These “dairying ants” “milk” the aphids by stroking them with their antennae. Some farming ant species gather and store the aphid eggs in their nests over the winter. In the spring, the ants carry the newly hatched aphids back to the plants. Some species of dairying ants (such as the European yellow meadow ant, Lasius flavus) manage large “herds” of aphids that feed on roots of plants in the ant colony. Queens that are leaving to start a new colony take an aphid egg to found a new herd of underground aphids in the new colony. These farming ants protect the aphids by fighting off aphid predators.

When I first observed this symbiosis I couldn’t believe the regularity of the arranged captive aphids… so I snapped a few shots (sans tripod) trying to get as much in focus whilst fighting the natural shallow depth-of-field at close distances.

Of the 38 “ant farm aphid” images on Alamy all but one (mine) from three or four other photographers show random displays of these insects rather than the very regular ranks of aphids shown in my image. There are 21 aphids here surrounded by seven ants… so perhaps each ant needs three aphids to feed from!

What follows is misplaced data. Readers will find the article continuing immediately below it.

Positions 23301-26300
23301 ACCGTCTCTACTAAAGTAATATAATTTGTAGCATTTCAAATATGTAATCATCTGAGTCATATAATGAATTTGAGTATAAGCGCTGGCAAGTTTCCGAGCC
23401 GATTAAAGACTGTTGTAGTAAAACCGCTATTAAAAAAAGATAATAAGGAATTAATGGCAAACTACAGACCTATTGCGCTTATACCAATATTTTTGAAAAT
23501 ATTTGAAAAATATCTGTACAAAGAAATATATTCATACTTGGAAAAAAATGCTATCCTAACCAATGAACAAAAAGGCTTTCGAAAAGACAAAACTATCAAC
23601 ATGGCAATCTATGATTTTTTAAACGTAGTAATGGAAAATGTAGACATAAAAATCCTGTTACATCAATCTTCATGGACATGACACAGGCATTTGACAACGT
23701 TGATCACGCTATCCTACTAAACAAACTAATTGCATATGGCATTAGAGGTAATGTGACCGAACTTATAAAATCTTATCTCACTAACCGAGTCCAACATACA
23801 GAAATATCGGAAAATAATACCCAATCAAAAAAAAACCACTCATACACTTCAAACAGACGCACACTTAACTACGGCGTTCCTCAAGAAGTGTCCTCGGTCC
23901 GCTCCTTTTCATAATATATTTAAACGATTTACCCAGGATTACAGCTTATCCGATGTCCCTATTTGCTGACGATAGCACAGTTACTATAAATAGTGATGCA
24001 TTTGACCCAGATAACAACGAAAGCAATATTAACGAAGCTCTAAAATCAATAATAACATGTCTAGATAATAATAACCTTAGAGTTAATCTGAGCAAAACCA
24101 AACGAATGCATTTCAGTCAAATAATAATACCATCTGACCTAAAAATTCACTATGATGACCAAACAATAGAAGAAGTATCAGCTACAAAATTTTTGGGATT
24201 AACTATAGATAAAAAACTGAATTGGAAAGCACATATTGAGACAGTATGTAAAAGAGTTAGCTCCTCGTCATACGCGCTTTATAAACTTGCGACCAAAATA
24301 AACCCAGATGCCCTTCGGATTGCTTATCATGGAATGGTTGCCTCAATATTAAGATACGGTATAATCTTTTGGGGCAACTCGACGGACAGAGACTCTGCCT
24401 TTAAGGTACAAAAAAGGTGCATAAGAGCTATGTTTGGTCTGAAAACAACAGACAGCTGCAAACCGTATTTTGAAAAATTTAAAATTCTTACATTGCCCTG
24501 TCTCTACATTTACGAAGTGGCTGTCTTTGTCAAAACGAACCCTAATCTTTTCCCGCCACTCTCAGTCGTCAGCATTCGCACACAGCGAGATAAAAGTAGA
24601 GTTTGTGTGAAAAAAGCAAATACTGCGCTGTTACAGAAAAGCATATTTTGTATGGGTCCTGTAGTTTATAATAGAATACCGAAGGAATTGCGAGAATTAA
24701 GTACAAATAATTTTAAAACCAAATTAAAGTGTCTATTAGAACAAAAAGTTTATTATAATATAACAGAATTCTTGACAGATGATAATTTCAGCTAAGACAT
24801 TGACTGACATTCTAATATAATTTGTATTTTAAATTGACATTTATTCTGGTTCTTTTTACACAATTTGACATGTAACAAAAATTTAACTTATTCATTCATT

This image was licensed by a German monthly magazine with a print-run of 10,000 for a “spot size” inclusion on a front cover.

French Walnut bread. [Alamy image ref. BJ40E8]

I’m an almost lifelong vegetarian and generally fit and healthy through also walking and riding a fixie bike every day… but I’m certainly not a foodie nor a fitness freak. However, I do take great interest and care – with no real attitude towards price – as to what I buy from shops here in France. I’d hardly ever visited a supermarket whilst living for most of my life in the UK… and in France for the past decade they are only an occasional destination for household essentials rather than for bodily sustainability.

Most boulangeries I’ve lived near are not just bread and cake shops… they are essential meeting places for a local population who go there for a baguette probably twice every day – baguettes only stay tasty and chewable for a few hours so are baked throughout the day in order to be fresh between normal 6am to 8pm opening hours.